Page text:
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A hike to Carbide Ruins reveals pioneer and industrial history
Story by Katharine Fletcher; photos by Eric Fletcher
This hike from O’Brien Beach to the Carbide Willson Ruins was formerly known as Discovery Trail. Today it’s just No. 36.
That’s because of all hikes in Gatineau Park, this one presents what’s perhaps the most tangible kind of human history.
Even the approach to the trailhead at O’Brien Beach parking lot (P11) is historical. From Old Chelsea, we travel west on the Meech Lake Road, named after Asa Meech, a Congregationalist minister who came to Hull (today’s Gatineau) from New England in 1815.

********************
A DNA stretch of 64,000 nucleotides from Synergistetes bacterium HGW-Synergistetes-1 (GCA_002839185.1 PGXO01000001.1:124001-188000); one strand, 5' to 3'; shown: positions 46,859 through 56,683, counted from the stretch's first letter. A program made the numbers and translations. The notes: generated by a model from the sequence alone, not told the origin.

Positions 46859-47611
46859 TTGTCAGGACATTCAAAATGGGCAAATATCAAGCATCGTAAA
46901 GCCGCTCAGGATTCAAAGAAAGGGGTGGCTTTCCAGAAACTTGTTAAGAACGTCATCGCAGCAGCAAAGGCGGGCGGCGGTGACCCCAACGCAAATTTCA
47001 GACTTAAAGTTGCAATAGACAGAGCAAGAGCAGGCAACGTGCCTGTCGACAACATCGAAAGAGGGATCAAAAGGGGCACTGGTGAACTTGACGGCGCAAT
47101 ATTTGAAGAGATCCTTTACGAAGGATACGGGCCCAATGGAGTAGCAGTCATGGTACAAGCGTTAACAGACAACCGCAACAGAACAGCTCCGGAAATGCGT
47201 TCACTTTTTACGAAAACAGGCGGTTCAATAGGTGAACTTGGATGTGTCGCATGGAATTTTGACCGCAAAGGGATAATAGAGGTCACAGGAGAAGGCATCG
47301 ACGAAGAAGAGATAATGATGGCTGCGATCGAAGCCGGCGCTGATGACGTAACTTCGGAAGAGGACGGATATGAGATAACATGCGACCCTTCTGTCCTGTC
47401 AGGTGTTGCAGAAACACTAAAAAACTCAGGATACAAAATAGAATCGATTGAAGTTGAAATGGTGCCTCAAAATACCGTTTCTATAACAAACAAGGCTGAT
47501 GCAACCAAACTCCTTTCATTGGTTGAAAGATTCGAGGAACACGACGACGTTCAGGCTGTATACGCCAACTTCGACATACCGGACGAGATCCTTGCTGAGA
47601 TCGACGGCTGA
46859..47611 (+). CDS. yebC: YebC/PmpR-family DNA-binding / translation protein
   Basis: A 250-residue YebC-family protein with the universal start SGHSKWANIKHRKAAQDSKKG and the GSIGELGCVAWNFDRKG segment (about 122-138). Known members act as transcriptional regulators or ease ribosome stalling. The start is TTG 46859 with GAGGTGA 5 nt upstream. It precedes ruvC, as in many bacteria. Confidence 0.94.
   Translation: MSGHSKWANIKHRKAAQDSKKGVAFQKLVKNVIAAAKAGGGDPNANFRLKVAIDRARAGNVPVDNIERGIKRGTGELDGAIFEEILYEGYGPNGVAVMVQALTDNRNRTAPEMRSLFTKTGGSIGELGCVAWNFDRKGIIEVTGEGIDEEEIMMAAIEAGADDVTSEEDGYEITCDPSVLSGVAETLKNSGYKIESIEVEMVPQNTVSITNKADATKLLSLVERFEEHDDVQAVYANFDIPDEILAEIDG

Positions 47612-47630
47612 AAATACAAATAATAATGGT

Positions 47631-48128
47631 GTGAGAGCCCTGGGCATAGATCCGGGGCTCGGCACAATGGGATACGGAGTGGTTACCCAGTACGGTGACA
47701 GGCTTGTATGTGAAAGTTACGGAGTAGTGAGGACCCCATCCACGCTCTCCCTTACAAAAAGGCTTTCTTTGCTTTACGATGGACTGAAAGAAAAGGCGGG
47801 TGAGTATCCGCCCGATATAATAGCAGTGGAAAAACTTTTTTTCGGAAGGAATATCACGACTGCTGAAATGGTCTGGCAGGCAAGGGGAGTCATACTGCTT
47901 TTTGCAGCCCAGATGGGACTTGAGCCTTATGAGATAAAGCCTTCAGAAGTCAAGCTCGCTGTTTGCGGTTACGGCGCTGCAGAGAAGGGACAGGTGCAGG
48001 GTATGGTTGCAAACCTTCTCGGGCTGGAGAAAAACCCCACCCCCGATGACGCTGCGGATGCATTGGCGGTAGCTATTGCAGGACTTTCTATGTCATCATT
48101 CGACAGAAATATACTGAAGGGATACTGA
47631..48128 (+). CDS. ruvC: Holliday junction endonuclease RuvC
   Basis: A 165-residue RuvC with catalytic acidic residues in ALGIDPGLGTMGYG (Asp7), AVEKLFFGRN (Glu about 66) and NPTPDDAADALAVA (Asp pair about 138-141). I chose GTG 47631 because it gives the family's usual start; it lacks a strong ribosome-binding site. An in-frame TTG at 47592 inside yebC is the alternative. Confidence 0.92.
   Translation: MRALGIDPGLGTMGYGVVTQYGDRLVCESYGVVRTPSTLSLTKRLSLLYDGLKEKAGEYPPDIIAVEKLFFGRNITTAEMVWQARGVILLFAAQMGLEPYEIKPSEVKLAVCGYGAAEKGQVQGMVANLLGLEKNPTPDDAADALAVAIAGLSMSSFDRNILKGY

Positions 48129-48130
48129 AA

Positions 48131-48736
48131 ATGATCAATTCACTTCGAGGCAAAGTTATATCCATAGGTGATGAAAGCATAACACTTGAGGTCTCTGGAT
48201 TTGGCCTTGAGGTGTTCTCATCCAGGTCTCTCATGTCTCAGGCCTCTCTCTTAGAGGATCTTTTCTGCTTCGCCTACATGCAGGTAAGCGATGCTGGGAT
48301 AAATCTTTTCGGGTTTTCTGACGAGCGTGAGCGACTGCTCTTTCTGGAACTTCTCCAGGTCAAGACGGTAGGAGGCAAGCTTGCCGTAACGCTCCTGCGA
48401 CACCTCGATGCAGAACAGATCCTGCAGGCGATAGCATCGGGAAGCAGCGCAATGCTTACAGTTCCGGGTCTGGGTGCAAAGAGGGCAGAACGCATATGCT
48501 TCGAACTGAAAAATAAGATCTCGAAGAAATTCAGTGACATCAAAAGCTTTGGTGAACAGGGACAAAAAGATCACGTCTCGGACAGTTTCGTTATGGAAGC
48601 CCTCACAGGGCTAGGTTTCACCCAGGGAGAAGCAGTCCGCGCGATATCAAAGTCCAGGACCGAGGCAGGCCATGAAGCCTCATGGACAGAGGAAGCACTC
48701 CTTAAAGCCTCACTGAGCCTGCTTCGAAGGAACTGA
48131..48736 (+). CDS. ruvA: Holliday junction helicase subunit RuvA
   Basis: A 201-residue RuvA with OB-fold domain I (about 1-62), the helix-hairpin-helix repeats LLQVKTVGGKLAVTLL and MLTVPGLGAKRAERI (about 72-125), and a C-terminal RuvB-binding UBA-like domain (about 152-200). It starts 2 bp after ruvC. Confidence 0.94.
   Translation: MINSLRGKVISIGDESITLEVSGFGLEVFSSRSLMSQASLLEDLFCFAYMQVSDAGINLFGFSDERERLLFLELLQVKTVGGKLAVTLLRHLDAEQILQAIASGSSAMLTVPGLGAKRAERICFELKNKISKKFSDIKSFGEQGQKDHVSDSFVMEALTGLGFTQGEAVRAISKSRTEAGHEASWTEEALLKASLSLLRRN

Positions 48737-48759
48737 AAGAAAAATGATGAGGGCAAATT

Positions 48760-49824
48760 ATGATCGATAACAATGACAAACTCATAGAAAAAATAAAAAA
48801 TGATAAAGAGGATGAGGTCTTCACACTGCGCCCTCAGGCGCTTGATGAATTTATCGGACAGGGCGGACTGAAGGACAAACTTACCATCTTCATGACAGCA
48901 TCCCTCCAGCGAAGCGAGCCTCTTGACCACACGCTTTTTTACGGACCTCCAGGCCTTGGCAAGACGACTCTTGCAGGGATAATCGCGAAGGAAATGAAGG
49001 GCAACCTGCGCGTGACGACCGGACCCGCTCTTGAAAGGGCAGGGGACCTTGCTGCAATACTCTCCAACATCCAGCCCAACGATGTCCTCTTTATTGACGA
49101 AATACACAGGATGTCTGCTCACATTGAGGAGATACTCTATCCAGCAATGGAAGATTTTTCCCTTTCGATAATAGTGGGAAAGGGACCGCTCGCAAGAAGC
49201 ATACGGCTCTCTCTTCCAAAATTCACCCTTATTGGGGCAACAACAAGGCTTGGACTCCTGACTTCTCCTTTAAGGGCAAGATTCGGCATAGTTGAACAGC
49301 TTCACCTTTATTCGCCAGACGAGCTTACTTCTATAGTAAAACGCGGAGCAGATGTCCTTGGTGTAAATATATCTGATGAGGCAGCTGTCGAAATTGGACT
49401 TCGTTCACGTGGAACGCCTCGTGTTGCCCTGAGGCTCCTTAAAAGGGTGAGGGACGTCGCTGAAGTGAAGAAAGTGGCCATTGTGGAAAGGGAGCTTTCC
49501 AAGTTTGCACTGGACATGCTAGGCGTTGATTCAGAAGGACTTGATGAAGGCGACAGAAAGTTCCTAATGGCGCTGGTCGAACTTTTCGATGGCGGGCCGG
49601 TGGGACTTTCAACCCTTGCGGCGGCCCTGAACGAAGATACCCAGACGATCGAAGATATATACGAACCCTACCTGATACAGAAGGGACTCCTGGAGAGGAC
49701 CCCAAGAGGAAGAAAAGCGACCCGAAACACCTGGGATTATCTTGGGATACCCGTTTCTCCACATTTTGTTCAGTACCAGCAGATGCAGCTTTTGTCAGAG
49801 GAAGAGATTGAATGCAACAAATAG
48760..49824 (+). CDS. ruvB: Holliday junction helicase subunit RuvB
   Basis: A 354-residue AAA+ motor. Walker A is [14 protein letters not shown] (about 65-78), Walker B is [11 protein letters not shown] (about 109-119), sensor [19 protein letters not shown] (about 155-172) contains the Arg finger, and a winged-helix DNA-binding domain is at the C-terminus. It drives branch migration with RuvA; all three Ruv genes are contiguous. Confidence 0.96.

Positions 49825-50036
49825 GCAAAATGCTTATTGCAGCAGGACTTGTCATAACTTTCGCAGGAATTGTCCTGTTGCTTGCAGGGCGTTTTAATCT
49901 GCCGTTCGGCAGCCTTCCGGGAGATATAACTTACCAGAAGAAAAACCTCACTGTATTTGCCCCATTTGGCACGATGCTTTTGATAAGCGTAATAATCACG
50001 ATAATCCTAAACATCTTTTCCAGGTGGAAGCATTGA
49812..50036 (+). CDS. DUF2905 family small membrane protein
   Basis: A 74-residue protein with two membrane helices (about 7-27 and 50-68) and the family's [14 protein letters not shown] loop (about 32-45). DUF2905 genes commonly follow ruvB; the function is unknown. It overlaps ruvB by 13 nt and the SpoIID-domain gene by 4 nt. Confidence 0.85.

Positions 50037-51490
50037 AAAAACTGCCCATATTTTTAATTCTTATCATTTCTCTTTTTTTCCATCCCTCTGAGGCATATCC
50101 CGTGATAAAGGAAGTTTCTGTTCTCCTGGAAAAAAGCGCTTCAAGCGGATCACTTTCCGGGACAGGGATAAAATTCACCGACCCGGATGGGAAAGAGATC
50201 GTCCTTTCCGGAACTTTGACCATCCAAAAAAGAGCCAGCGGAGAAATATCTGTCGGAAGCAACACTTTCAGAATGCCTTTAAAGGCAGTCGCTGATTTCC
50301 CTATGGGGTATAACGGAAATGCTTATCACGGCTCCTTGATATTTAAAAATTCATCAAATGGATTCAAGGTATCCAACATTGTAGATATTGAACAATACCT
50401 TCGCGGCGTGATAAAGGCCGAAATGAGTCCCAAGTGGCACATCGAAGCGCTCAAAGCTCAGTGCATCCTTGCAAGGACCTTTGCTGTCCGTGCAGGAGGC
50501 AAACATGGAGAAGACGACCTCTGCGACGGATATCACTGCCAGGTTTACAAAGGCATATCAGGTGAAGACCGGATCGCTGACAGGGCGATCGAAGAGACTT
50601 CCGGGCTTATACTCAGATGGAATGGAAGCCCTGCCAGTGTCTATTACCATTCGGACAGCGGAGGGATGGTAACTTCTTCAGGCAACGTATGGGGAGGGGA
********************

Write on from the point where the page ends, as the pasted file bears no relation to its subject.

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issue. My article is on p. 11.
Although the National Capital Commission, the agency which manages Gatineau Park, owns Meech’s farmhouse, it remains unidentified, a sad and baffling neglect. Watch for a simple, gabled white farmhouse on your left as you approach O’Brien Beach. Meech built it on 80 hectares of land, deeded to him in November 1823.
Incidentally, O’Brien is a famous Canadian. Renfrew-born, he became a major industrialist who, among other things, planned the Crow’s Nest Pass section of railway which still connects Alberta to British Columbia. And he founded the National Hockey Association in 1909.